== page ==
keywords = "Chronic stress, Minority stress model, Parent feeding practices, Transient stress",
author = "Berge, {Jerica M} and Allan Tate and Amanda Trofholz and Angie Fertig and Crow, {Scott J} and Neumark-Sztainer, {Dianne R} and Miner, {Michael H}",
year = "2018",
month = "1",
day = "16",
doi = "10.1186/s12966-017-0629-1",
language = "English (US)",
volume = "15",
journal = "International Journal of Behavioral Nutrition and Physical Activity",
issn = "1479-5868",
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T1 - Examining within- and across-day relationships between transient and chronic stress and parent food-related parenting practices in a racially/ethnically diverse and immigrant population

AU - Berge, Jerica M

AU - Tate, Allan

AU - Trofholz, Amanda

AU - Fertig, Angie

AU - Crow, Scott J

AU - Neumark-Sztainer, Dianne R

AU - Miner, Michael H

PY - 2018/1/16

Y1 - 2018/1/16

N2 - Background: Although prior research suggests that stress may play a role in parent's use of food-related parenting practices, it is unclear whether certain types of stress (e.g., transient, chronic) result in different food-related parenting practices. Identifying whether and how transient (i.e., momentary; parent/child conflict) and chronic (i.e., long-term; unemployment >6months) sources of stress are related to parent food-related parenting practices is important with regard to childhood obesity. This is particularly important within racially/ethnically diverse parents who may be more likely to experience both types of stress and whohave higher levels of obesity and related health problems. The current study examined the association between transient and chronic stressors and food-related parenting practices in a racially/ethnically diverse and immigrant sample. Methods: The current study is a cross-sectional, mixed-methods study using ecological momentary assessment (EMA). Parents (mean age=35; 95% mothers) of children ages 5-7years old (n=61) from six racial/ethnic groups (African American, American Indian, Hispanic, Hmong, Somali, White) participated in this ten-day in-home observation with families. Results: Transient stressors, specifically interpersonal conflicts, had significant within-day effects on engaging in more unhealthful food-related parenting practices the same evening with across-day effects weakening by day three. In contrast, financial transient stressors had stronger across-day effects. Chronic stressors, including stressful life events were not consistently associated with more unhealthful food-related parenting practices. Conclusions: Transient sources of stress were significantly associated with food-related parenting practices in racially/ethnically diverse and immigrant households. Chronic stressors were not consistently associated with food-related parenting practices. Future research and interventions may want to assess for transient sources of stress in parents and target these momentary factors in order to promote healthful food-related parenting practices.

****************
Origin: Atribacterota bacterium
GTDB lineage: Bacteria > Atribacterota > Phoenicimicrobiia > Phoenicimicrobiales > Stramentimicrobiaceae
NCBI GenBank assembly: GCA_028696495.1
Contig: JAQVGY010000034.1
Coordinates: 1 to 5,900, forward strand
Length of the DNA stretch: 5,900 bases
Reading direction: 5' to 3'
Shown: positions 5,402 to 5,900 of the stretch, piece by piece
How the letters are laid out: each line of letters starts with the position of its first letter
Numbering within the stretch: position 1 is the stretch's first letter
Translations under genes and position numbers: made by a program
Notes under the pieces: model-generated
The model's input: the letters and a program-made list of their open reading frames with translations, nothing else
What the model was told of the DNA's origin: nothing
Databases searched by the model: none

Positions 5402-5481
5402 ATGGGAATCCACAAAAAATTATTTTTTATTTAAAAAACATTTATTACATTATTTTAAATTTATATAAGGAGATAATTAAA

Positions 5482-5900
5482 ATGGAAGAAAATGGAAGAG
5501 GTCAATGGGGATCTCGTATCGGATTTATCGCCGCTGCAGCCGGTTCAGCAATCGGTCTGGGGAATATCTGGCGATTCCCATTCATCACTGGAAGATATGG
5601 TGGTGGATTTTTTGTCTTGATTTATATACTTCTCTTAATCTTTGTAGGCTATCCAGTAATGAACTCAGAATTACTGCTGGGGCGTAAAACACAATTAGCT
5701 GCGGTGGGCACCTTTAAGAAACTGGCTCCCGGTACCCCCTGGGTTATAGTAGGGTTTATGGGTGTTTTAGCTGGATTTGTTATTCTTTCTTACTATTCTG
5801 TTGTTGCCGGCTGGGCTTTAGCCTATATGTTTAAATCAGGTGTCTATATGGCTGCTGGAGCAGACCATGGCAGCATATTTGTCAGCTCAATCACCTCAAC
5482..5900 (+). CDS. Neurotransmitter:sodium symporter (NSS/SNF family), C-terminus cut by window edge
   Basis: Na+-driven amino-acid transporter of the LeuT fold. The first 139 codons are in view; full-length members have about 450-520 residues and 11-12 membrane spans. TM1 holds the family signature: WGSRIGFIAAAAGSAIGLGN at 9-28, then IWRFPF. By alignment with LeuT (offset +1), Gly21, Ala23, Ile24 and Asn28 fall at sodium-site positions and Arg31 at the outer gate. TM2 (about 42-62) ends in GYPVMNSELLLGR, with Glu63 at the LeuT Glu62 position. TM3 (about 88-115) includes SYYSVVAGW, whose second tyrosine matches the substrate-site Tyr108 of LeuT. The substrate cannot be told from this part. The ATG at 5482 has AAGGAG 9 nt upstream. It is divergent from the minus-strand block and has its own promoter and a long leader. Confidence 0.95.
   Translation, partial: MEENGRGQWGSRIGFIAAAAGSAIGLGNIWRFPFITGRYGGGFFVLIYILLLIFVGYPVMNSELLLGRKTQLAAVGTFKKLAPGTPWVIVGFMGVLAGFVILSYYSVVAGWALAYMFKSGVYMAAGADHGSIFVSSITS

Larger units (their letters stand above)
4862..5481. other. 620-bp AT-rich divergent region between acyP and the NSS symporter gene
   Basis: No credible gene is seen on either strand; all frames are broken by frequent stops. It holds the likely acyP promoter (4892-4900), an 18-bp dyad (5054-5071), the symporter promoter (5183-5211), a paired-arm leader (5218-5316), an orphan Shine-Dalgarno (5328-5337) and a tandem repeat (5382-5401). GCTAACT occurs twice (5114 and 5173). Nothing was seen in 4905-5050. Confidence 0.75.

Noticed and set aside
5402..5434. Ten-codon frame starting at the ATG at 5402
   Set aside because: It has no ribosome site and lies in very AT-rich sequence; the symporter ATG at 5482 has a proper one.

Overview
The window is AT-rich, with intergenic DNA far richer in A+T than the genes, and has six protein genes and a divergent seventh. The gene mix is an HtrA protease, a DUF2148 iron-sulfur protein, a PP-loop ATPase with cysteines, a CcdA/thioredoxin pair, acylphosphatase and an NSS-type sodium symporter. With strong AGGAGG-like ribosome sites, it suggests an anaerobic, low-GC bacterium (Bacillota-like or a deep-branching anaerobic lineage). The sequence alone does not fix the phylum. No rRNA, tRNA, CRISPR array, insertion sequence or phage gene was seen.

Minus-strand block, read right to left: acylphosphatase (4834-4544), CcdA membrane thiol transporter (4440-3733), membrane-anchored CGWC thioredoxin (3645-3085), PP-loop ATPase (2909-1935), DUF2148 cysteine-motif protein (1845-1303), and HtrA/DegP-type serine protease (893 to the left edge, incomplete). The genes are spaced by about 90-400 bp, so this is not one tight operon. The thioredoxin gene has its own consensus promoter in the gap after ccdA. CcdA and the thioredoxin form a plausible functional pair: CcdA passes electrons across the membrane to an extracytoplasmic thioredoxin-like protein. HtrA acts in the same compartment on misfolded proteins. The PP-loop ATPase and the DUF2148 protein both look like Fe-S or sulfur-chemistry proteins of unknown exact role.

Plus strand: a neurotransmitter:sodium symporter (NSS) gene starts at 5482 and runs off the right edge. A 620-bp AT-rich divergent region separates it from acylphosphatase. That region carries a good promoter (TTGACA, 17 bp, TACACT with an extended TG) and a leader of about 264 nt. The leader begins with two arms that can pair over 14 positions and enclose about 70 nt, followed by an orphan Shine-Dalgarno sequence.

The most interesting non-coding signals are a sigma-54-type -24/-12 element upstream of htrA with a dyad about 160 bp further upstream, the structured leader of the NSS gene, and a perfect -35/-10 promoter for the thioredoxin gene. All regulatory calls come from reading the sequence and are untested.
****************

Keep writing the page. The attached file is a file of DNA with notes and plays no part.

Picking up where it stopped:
AB - Background: Although prior research suggests that stress may play a role in parent's use of food-related parenting practices, it is unclear whether certain types of stress (e.g., transient, chronic) result in different food-related parenting practices. Identifying whether and how transient (i.e., momentary; parent/child conflict) and chronic (i.e., long-term; unemployment >6months) sources of stress are related to parent food-related parenting practices is important with regard to childhood obesity. This is particularly important within racially/ethnically diverse parents who may be more likely to experience both types of stress and whohave higher levels of obesity and related health problems. The current study examined the association between transient and chronic stressors and food-related parenting practices in a racially/ethnically diverse and immigrant sample. Methods: The current study is a cross-sectional, mixed-methods study using ecological momentary assessment (EMA). Parents (mean age=35; 95% mothers) of children ages 5-7years old (n=61) from six racial/ethnic groups (African American, American Indian, Hispanic, Hmong, Somali, White) participated in this ten-day in-home observation with families. Results: Transient stressors, specifically interpersonal conflicts, had significant within-day effects on engaging in more unhealthful food-related parenting practices the same evening with across-day effects weakening by day three. In contrast, financial transient stressors had stronger across-day effects. Chronic stressors, including stressful life events were not consistently associated with more unhealthful food-related parenting practices. Conclusions: Transient sources of stress were significantly associated with food-related parenting practices in racially/ethnically diverse and immigrant households. Chronic stressors were not consistently associated with food-related parenting practices. Future research and interventions may want to assess for transient sources of stress in parents and target these momentary factors in order to promote healthful food-related parenting practices.

KW - Chronic stress

KW - Minority stress model

KW - Parent feeding practices

KW - Transient stress